The list of fun things to see in Digne-les-Bains includes:
- Stroll around the beautiful town
- Cathédrale de Saint Jérome
- Provençal market (Wednesday and Saturday morning)
- Thermal baths
- Jardin des Cordeliers
- Corso lavender, a multi-day festival dedicated to lavender (beginning of August)
Sisteron (Alpes de Haute Provence)
On the banks of the Durance, Sisteron is one of the most picturesque places for a stopover on the Route Napoleon map. Nicknamed ‘the pearl of Haute Provence,’ Sisteron enjoys an exceptional natural landscape, a real curiosity in the Alpes de Haute Provence department. The town lies at the foot of the Rocher de la Baume, overlooked by the imposing citadel.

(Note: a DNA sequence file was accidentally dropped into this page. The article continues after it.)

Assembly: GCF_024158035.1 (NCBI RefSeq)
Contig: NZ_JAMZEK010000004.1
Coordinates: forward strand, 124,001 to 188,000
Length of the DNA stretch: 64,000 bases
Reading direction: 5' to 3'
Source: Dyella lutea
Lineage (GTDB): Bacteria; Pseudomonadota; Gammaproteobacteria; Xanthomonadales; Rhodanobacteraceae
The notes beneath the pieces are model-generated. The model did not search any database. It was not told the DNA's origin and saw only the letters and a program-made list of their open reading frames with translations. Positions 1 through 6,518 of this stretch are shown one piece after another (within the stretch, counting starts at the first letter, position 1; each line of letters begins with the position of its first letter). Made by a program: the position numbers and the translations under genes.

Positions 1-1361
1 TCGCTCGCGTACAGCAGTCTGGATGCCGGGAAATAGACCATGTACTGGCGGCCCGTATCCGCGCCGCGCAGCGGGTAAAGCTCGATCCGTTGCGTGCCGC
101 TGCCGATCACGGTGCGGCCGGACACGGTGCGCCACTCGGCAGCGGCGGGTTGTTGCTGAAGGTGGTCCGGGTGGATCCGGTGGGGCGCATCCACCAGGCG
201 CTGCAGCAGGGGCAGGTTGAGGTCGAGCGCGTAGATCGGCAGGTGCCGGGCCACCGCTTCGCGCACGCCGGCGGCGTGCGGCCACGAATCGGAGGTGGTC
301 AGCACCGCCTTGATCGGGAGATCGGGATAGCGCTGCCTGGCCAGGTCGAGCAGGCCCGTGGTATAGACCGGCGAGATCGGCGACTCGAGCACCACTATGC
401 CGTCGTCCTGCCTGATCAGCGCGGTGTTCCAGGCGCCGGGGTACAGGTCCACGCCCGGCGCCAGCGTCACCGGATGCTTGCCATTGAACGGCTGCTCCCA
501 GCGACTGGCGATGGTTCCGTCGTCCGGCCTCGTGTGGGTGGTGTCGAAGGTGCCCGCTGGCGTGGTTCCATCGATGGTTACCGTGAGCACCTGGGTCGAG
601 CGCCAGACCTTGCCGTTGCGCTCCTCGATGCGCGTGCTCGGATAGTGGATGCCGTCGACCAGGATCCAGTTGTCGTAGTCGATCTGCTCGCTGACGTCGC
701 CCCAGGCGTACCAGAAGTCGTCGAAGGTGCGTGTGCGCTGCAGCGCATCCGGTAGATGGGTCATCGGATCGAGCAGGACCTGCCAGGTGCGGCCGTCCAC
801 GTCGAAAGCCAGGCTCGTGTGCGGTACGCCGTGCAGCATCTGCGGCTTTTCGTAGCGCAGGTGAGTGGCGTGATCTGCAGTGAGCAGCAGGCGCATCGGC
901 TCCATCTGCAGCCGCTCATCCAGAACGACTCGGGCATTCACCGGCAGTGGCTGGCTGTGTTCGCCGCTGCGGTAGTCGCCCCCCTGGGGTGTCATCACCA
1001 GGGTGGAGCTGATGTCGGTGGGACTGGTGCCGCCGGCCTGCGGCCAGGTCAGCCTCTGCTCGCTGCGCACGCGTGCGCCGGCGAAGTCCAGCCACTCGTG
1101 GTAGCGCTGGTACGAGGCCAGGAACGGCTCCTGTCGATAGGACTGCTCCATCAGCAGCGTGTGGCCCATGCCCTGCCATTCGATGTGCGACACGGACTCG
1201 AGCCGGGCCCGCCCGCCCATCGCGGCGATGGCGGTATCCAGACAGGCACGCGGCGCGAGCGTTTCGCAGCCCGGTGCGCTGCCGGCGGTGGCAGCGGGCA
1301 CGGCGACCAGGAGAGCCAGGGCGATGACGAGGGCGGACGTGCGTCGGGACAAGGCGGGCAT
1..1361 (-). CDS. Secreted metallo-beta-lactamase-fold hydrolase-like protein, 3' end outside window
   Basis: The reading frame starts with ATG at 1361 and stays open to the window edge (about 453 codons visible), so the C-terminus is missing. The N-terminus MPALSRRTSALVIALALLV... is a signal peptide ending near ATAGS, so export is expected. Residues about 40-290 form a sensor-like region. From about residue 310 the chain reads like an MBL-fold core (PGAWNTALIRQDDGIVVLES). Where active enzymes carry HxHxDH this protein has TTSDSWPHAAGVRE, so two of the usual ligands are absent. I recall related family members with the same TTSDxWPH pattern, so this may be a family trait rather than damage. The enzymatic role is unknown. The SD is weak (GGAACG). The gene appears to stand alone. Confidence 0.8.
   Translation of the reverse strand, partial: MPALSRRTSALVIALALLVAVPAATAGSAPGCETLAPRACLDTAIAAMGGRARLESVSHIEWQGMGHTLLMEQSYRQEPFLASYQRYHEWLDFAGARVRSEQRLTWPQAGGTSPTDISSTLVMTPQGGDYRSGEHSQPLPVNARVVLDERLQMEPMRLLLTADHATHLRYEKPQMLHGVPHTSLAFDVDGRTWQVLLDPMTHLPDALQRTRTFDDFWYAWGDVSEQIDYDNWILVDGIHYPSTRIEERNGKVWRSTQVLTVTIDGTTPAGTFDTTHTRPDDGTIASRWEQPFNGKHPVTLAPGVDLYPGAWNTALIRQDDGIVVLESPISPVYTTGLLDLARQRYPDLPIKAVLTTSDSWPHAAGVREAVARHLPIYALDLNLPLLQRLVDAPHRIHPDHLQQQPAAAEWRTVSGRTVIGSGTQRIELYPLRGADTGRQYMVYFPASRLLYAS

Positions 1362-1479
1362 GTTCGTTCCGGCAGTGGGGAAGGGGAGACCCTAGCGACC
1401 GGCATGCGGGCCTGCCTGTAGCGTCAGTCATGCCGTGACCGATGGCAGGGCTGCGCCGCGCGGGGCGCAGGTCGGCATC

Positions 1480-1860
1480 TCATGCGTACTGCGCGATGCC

The list of fun things to see in Sisteron includes:
- The Citadel
- The Medieval Village
- Tour d’Horloge
- Cathédrale Notre Dame des Pommiers
- Musée Terre et Temps
Grenoble is the capital of the Isère department and the former capital of the Dauphiné before the French Revolution. It is also a vibrant student city and official City of Art and Culture. With this presentation card, Grenoble is the ideal place to rest for at least one day at the end of the Route Napoleon road trip.
The list of fun things to do in Grenoble is long, here are our favorites:
- Musée Archéologique
- Musée Dauphinois
- Palace of the Dauphiné Parliament (former courthouse)
- The Bastille
- Cathedrale Notre Dame
Where to Sleep in Grenoble
Find the right accommodation in Grenoble – whether it’s a hotel or guesthouse, holiday apartment, or private apartment. We have them all! Book your accommodation by using the map below.
So, what are you waiting for? Book the Route Napoleon road trip today!